The NFL is BIG business. In fact, Sunday night’s Super Bowl was the most watched (as in highest rated) television show in U.S. history. More than 110 million people in the U.S. alone watched the New England Patriots’ stunning last minute victory over the Seatle Seahawks. That’s the largest recorded number of television viewers ever, and it will translate into enormous revenue for the networks, their advertisers and the league itself. And thus as hard as it is to swallow, not only will the $4.5 million per 30 seconds spent for 70 spots seem like a relative bargain to advertisers, the scandal of Deflate-Gate (in which the winning team has been accused of violating rules by using under-inflated footballs to gain a competitive advantage) will seem more than ‘worth it’, regardless of the penalty.
I bring this up, not because I’m some Patriot-hater (starved Dolfan lifer, maybe, but not a hater)… No, I bring this up because it helps me llustrate this point. In big business, sometimes exaggerations, stretching of professional norms, or technically legal, but just barely so, practices are routinely employed to gain a competitive advantage.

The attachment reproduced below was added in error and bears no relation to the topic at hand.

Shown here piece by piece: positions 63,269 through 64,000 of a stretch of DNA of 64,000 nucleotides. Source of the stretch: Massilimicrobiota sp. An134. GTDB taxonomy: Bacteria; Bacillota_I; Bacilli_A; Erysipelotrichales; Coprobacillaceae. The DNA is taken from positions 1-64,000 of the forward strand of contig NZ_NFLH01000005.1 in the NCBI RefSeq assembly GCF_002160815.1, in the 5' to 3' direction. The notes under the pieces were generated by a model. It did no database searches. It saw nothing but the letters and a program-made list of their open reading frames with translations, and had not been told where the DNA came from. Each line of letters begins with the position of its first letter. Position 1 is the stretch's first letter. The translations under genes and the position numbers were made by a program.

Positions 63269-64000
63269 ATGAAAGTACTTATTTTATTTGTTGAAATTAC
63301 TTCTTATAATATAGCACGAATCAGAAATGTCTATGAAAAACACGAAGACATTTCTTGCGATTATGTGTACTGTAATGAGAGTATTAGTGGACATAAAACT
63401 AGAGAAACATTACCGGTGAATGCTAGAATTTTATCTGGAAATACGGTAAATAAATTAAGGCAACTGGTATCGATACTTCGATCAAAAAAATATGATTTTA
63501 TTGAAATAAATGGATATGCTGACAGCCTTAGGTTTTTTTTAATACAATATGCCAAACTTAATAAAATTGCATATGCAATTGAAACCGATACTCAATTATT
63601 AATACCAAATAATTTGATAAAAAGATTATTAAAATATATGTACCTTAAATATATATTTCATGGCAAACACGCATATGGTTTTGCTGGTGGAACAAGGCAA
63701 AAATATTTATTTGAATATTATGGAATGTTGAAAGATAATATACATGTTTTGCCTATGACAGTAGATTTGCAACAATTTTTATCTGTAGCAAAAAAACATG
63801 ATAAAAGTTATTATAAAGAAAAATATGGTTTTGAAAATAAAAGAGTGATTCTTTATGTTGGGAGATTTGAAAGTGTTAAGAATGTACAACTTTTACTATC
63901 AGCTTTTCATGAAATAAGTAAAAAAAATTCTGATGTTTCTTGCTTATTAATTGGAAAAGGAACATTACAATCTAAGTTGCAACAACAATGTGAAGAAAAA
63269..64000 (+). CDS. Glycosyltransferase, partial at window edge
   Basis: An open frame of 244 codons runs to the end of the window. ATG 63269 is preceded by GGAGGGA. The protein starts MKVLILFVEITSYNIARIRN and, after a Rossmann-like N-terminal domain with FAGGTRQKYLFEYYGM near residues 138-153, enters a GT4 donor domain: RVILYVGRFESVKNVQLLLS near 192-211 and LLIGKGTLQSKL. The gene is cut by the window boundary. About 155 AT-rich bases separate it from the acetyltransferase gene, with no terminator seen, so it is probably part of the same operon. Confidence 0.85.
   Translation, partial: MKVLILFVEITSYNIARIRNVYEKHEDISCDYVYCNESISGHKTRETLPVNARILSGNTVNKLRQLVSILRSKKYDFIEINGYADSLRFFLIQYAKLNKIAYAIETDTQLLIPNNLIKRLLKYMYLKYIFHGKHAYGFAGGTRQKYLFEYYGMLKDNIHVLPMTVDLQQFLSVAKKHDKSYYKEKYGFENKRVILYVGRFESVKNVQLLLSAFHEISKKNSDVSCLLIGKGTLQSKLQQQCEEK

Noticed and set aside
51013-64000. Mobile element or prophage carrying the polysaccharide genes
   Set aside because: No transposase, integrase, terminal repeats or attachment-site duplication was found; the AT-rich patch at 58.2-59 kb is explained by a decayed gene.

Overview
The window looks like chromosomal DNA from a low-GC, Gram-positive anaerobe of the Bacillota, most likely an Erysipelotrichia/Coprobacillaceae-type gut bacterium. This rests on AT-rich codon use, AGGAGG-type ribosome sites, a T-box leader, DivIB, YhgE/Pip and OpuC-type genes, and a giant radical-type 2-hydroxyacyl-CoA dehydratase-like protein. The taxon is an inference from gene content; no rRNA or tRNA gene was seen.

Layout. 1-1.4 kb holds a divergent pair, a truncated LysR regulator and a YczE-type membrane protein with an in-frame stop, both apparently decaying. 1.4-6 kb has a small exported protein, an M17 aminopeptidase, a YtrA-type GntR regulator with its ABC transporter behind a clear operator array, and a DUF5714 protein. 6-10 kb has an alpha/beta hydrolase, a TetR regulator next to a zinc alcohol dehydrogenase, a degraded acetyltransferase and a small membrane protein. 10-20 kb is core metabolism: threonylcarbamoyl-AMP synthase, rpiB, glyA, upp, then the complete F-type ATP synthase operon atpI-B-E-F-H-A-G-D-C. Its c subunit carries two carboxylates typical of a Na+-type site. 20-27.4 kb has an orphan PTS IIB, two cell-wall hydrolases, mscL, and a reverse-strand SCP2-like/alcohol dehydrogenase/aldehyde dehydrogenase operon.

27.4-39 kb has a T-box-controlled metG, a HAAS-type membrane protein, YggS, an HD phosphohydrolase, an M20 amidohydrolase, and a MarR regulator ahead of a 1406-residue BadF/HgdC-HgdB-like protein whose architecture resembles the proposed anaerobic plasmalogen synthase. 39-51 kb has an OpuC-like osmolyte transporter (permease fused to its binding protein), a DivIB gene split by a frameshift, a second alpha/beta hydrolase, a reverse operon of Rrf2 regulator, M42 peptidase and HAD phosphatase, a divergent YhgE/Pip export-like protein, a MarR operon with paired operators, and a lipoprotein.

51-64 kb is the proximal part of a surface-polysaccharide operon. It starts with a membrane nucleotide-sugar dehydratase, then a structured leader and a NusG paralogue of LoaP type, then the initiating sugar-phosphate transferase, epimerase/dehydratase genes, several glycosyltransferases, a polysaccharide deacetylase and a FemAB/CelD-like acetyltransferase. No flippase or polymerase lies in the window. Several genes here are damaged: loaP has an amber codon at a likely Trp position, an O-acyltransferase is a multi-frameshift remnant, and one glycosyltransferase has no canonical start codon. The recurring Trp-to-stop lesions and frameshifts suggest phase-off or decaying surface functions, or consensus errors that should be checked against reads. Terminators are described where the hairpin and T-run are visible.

Which brings me to the business of higher education… which like American football, is BIG business. And there’s no bigger metric in the business of college in the U.S. than the college rankings. Almost all American colleges and universities report annually on various institutional statistics about their incoming students. This data — which includes mean SAT/ACT scores, high school class ranks, GPAs, and the like — is then utilized by third parties (like Newsweek, Princeton Review, Kiplinger’s, Forbes, and US News & World Report) to rank colleges.
The US News & World Report Best Colleges is by far the most widely circulated and influential of the bunch. It ranks colleges according to “16 different indicators of academic excellence”, most of which are based on this aforementioned self-reported data from the colleges about their incoming freshman class. These rankings have tremendous (and, in my view, disproportionate) influence on a college’s perceived prestige, pricing and popularity, fundraising and even — now here’s the real kicker — on its standing in the financial markets. Yes, the higher the ranking, the easier a school’s access might be to capital.